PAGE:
• The AUD$1.3 billion Coal Sector Jobs Package which will offer transitional assistance over six years, described above in relation to "fugitive emissions".
  • The Coal Mining Abatement Technology Support Package which will provide AUD$70 million over six years to assist coal mines in developing and deploying new technologies. Funding will be provided by grants on a co-contribution basis for the research and demonstration of new technologies, and grants on a two to one basis to assist smaller coal mines in developing abatement technology.

Interface between the Mechanism and the Mineral Resources Rent Tax

Proponents should consider the combined effect of the Mechanism with the Mineral Resources Rent Tax (MRRT) when assessing project and financing structures in the resources industry. On 24 March 2011, the Commonwealth Government announced it would accept all the recommendations made by the Policy Transition Group (PTG) that was established to review the MRRT as proposed on the 2 July 2010. If adopted, these recommendations will also take effect on 1 July 2012, simultaneously with the proposed CPM.

Whether a project will be subject to both the Mechanism and the MRRT will depend on a number of factors - for example, the emissions profile and profitability of the project. The MRRT is a project-based tax which applies to iron ore and coal extraction projects which exceed a profit threshold. It can also extend to encompass (1) coal mine methane extracted as a necessary and integral part of a coal mining operation; (2) coal mining operations where gas is extracted from the underground conversion of coal; (3) incidental production of coal or iron ore as part of a broader mining operation.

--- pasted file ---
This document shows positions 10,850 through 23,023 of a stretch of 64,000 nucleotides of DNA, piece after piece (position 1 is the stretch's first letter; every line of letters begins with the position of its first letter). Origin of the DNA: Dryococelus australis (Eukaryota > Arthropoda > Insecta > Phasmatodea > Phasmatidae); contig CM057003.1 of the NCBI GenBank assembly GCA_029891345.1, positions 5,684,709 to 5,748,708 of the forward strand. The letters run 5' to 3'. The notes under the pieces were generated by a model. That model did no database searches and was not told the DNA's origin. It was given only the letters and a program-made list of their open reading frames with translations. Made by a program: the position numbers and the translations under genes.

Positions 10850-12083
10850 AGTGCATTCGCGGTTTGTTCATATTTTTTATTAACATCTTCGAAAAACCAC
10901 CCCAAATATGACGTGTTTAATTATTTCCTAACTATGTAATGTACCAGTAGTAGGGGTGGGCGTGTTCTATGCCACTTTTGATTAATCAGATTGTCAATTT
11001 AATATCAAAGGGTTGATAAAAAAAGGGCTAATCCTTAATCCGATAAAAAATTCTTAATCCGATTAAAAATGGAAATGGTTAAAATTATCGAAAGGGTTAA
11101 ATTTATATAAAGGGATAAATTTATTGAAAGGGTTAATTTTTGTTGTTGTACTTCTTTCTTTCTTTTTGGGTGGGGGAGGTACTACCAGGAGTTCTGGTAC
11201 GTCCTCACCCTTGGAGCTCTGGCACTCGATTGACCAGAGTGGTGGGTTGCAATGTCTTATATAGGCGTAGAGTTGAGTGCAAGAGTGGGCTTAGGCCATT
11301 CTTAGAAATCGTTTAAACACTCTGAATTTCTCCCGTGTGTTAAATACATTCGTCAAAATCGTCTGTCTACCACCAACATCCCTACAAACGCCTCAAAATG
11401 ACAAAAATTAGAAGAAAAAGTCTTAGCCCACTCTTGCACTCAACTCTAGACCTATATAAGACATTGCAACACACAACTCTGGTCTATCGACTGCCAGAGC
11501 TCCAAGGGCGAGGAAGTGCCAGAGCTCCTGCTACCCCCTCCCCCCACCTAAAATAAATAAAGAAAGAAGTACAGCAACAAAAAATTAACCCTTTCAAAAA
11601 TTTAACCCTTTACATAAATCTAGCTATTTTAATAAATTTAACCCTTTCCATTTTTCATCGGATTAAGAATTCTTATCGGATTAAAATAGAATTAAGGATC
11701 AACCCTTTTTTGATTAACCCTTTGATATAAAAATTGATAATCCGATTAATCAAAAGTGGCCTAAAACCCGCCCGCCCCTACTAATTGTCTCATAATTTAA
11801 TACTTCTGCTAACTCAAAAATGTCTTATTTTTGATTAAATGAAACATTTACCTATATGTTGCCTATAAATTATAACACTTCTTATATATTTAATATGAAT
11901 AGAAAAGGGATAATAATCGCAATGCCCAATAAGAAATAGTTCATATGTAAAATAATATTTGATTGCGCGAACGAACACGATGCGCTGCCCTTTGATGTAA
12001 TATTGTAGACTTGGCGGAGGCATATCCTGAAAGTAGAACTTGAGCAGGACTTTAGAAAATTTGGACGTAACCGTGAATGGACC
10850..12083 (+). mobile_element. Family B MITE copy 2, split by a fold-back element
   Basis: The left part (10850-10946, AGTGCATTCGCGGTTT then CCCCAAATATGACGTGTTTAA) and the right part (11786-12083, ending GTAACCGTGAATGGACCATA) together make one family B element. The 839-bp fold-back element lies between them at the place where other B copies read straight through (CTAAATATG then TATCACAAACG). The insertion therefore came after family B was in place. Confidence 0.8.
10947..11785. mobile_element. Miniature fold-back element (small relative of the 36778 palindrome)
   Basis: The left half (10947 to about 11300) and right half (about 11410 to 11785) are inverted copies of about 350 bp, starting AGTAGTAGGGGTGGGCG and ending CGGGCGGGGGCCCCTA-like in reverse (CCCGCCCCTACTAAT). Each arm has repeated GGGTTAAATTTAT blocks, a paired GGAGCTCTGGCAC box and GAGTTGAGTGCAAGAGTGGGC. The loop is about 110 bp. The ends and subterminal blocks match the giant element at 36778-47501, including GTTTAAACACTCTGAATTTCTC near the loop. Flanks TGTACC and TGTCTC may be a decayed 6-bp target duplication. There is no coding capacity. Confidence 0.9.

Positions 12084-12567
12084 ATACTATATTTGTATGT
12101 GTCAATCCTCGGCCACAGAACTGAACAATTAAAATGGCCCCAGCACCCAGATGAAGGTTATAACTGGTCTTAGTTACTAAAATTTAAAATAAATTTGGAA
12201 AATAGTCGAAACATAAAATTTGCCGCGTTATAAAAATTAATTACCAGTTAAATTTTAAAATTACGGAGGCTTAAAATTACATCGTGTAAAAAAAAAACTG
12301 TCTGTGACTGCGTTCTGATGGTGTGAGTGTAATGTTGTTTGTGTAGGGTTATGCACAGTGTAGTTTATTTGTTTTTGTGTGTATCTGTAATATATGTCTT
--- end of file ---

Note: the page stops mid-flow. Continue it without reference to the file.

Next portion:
Pass-through of costs

Mining firms may be able to pass-through certain costs associated with the Mechanism. Mining related contacts may include "change in law", "change in tax", "carbon cost pass-through" or other like clauses that could permit the pass-through of additional costs which are imposed through the Mechanism. Proponents should carefully consider the language used, in particular, the nature of the thresholds and events that can trigger the pass-through of carbon costs. In this context it is worth noting that the Mechanism may not be strictly interpreted as a tax, but rather an emissions trading scheme that, during the initial fixed price period, in practice operates in the manner of a tax. A generic contractual pass-through of "taxes" may not capture costs imposed under the Mechanism.

Mining firms may also seek to negotiate carbon cost pass-through arrangements for the sale of commodities to end users; although any such arrangement will of course have significant commercial implications which will need to be considered in light of arrangements other producers are subject to in other jurisdictions.